The idea of painting finance minsters as Santa or Scrooge depending on how much or how little they put in our pockets at budget time is silly, not least because it's our own money. It also gives rise to the worst kind of politicking, with governments trying to buy elections with scant disregard for the financial consequences.
Think of the giveaway budgets in the lead up to the crash, which not only acted as an accelerant to an already overheating economy but built up a structural deifict centred on temporary tax revenue from construction. And this took us us the best part of 10 years to fully weed out of the system.
The 2007 budget delivered by former Fianna Fáil minister Brian Cowen contained generous tax cuts, the first in five years, coupled with significant increases in social welfare benefits and a big increase in mortgage interest relief for first-time buyers. He got an standing ovation in the Dáil for it. Opposition parties met it with demands for more spending hikes and deeper tax cuts. Within two years the economy had imploded and Cowen's successor, Brian Lenihan, was forced into two budgets in one year as he attempted to halt the slide in public finances.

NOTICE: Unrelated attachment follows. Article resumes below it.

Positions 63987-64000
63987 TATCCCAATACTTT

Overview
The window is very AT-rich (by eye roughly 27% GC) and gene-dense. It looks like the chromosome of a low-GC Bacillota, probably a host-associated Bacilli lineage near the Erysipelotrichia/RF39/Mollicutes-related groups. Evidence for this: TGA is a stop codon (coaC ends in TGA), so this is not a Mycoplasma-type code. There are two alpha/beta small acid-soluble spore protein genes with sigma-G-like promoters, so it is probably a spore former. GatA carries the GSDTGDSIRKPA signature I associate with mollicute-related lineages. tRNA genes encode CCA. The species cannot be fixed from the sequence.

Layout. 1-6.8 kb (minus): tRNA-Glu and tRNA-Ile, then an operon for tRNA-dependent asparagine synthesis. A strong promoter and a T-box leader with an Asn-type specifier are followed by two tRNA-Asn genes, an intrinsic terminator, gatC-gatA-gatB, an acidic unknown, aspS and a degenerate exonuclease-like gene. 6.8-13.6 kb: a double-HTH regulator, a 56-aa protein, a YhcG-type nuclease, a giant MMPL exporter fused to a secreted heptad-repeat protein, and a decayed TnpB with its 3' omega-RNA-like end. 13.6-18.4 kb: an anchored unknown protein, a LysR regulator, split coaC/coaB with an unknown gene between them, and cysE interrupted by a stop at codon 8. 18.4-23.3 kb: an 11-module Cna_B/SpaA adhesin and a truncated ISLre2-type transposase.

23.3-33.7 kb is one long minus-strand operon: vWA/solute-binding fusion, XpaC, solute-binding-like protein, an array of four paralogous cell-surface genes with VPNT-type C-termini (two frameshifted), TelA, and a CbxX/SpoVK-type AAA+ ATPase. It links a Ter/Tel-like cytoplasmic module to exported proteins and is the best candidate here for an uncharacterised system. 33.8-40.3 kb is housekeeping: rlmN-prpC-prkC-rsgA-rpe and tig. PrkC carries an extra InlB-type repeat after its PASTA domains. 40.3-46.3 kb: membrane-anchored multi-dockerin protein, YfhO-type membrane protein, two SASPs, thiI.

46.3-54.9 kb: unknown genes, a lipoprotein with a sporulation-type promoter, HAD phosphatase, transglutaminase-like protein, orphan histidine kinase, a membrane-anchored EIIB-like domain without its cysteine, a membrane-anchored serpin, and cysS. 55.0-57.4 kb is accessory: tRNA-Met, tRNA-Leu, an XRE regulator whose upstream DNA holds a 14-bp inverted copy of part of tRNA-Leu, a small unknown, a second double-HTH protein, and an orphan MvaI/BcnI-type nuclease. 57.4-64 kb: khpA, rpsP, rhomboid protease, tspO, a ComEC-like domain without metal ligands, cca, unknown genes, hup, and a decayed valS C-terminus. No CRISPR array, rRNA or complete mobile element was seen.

The idea that budgets are some sort of tax bonanza for hard-pressed workers is misplaced and goes to the heart of why we struggle to put the economy and the public finances on a stable footing.
Most of the time governments . . . acquiesce for fear of being kicked out of office
People can throw their hands up in despair at the boom-and-bust cycles of the Irish economy, but in reality it’s partly the electorate that causes them. When the economy is growing, people demand higher wages and looser credit conditions, railing against fiscal prudence. Most of the time governments, focused on short-term electoral gain, acquiesce for fear of being kicked out of office, a process that exaggerates the upswing, sometime with disastrous consequences.
People may bemoan the small crumbs thrown back at them from the budget table. But if we want to address the pressing infrastructural problems facing the State while not overheating an economy growing at more than 7 per cent there has to be trade-offs.